Single, Rich, Miserable: What Your Dog Says About You

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To look at somebody’s dog is to know them. Well, that’s the opinion of a group of dog researchers anyway. They took a thousand dog owners at random and sent them a questionnaire about the breeds of dog they owned and their personality. They then tried to correlate different breeds of dog according to different personalities. (It’s good to know your taxes aren’t being wasted on pointless research).

Most psychologists agree that there are five big personality traits: agreeableness, neuroticism, conscientiousness, extraversion and intelligence. Some people are easy to get along with, others are constantly worried about what other people think, others like to be the centre of attention – you get the picture.

What the researchers found was very interesting: people with certain personality traits were attracted to certain kinds of dog.

Herding Dogs

A herding dog is a dog that was specifically bred by farmers to help around the farm. According to Royvon, they include German shepherd and sheepdogs. It turned out that people who chose these dogs tended to be more extroverted. They were more outgoing and more likely to want to spend time around other people.

So should you get a herding dog? If you’re the type of person who’s always up for a party or for going out for drinks, then they just might be the dog for you.

Working Dogs

Working dogs and hounds tend to be particularly emotionally stable creatures. They’re always in a jolly mood, no matter how bad you might feel inside. As a result, working dogs are perfect for people who score highly on the neuroticism measure of personality. They’re great for taking the edge off when somebody has been horrible to you at work, or you’re worried about what one of your friends might have been saying about you behind your back.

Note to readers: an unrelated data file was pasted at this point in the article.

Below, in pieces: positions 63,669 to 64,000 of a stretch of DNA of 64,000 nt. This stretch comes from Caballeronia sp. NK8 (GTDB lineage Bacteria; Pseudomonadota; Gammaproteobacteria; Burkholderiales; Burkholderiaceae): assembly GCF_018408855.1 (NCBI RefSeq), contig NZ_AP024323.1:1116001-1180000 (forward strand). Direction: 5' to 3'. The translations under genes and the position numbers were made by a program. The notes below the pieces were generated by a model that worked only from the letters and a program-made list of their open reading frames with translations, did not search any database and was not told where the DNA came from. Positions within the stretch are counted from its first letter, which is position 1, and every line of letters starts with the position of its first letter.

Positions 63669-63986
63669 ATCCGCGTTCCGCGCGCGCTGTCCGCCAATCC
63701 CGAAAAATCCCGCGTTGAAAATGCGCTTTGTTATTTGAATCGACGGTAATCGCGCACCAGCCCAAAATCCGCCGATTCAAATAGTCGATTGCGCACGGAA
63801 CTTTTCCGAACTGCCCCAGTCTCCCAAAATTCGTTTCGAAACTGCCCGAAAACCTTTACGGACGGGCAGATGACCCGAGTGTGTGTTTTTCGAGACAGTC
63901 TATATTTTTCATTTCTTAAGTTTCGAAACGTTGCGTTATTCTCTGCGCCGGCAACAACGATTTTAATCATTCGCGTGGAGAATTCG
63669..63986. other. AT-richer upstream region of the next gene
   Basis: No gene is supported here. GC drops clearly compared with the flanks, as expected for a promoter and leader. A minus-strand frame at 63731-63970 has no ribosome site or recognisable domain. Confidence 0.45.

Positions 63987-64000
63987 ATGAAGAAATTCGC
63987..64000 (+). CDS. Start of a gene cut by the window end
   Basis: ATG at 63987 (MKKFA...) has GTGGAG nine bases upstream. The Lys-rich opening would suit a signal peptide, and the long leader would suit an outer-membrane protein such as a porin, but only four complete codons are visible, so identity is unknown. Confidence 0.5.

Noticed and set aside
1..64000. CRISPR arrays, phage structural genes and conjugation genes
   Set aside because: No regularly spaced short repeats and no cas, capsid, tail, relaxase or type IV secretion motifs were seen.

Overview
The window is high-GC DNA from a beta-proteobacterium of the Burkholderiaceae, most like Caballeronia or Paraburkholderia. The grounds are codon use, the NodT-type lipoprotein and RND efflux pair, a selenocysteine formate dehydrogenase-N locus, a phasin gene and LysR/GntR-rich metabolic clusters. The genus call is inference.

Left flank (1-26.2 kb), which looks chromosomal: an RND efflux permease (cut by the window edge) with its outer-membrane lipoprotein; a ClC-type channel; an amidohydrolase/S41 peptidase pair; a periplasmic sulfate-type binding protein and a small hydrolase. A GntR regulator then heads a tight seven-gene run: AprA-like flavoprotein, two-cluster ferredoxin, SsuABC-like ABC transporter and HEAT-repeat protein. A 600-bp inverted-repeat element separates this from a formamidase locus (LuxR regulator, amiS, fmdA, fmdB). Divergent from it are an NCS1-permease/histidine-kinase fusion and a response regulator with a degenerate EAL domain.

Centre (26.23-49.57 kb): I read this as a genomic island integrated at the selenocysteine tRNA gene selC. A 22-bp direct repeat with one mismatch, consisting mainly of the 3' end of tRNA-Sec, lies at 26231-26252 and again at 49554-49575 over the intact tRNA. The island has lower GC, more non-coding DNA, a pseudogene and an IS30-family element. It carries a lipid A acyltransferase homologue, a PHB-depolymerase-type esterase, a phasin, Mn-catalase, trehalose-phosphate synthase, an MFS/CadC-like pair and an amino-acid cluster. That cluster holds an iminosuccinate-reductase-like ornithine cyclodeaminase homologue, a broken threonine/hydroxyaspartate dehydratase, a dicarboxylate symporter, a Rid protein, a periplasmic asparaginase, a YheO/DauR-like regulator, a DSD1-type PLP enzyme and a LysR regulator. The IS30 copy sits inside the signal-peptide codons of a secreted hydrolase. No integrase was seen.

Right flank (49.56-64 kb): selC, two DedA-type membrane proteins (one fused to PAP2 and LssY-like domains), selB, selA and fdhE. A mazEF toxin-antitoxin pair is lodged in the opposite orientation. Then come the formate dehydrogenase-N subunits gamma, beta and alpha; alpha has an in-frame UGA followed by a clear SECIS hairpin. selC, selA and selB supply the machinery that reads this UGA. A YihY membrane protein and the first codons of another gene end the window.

Many famous people throughout history have owned working dogs to help them cope. Lyndon B Johnson, American president following the assassination of JFK, owned a beagle. He once said that they were calm and consistent: just what you need when you’re trying to run a country.

Small Dogs

Should you buy a small dog? It all depends on what kind of person you are. Small dogs – or toy dogs as they’re sometimes known – include breeds like Yorkshire terriers and Chihuahuas. The people who chose these kinds of dogs tended to be the easiest to get along with and the most likely to avoid conflict. In a way, that makes sense: you don’t want a massive pooch as a sign of aggression. The researchers said that the owners of toy dogs also seemed to be more intelligent and richer by their measures. It was a surprising result, given the fact that most people see the owners of small dogs as bimbos. Perhaps they’re just super-smart bimbos.

Non-Sporting Dogs

Non-sporting dogs are bred mainly for their appearance. As a result, they’re not particularly athletic, even if they like to run around the park from time to time.

Owners of these dogs, according to the study, were more extroverted and intelligent than most.

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